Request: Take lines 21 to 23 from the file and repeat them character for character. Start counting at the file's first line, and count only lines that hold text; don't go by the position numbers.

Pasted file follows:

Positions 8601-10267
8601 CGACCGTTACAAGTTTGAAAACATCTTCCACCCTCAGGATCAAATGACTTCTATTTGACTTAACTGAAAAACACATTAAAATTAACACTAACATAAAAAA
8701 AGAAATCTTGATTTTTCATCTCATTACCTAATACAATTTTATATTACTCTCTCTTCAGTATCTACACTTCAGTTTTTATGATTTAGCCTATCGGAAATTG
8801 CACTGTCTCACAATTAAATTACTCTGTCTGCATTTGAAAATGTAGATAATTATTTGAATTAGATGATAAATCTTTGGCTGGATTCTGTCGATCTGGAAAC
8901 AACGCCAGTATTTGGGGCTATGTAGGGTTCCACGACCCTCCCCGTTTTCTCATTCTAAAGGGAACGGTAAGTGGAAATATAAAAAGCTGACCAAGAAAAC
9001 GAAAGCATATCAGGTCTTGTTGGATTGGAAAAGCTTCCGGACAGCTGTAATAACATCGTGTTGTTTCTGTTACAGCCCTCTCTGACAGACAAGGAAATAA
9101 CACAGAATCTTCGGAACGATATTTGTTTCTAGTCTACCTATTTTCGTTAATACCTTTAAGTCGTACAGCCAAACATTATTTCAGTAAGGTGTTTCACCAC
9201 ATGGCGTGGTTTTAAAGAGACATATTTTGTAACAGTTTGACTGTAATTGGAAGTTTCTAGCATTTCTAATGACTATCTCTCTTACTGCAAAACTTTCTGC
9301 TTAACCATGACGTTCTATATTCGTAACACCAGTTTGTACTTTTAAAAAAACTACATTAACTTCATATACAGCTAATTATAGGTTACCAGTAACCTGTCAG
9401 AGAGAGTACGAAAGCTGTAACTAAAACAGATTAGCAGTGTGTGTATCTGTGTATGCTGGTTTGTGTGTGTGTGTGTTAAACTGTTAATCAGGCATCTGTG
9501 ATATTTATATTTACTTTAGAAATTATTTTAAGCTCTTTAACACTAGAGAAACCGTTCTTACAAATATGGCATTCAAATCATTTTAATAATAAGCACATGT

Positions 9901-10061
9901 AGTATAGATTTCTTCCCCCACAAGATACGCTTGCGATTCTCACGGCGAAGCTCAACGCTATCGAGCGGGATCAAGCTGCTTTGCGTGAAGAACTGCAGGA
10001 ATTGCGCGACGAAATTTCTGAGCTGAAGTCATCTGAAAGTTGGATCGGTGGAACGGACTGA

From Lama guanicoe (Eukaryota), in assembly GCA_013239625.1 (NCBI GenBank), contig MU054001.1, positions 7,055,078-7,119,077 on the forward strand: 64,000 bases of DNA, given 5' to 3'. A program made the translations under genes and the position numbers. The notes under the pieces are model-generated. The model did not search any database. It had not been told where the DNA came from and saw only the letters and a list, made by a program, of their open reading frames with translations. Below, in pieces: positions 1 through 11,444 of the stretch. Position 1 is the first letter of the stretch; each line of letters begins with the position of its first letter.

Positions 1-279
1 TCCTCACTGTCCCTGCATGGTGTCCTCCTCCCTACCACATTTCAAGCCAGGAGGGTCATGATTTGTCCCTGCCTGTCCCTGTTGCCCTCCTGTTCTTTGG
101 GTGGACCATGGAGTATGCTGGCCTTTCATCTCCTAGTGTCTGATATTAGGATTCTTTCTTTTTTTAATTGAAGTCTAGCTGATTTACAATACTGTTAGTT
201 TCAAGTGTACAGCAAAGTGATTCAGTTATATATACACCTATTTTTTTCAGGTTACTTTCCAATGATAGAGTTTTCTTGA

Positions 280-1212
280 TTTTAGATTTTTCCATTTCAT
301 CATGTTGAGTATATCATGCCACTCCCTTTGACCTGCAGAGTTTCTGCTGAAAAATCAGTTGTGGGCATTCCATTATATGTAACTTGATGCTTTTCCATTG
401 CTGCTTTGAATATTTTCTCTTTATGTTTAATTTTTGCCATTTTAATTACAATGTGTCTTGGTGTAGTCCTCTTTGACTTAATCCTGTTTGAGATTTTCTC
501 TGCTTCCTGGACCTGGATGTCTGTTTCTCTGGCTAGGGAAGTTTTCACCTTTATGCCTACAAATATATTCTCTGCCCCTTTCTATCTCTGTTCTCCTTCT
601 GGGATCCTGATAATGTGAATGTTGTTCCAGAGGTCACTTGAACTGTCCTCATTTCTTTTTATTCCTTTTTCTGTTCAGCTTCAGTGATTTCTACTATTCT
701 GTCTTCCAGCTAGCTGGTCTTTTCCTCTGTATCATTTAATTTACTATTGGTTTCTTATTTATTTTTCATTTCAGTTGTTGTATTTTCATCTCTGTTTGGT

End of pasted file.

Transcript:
280 TTTTAGATTTTTCCATTTCAT
301 CATGTTGAGTATATCATGCCACTCCCTTTGACCTGCAGAGTTTCTGCTGAAAAATCAGTTGTGGGCATTCCATTATATGTAACTTGATGCTTTTCCATTG
401 CTGCTTTGAATATTTTCTCTTTATGTTTAATTTTTGCCATTTTAATTACAATGTGTCTTGGTGTAGTCCTCTTTGACTTAATCCTGTTTGAGATTTTCTC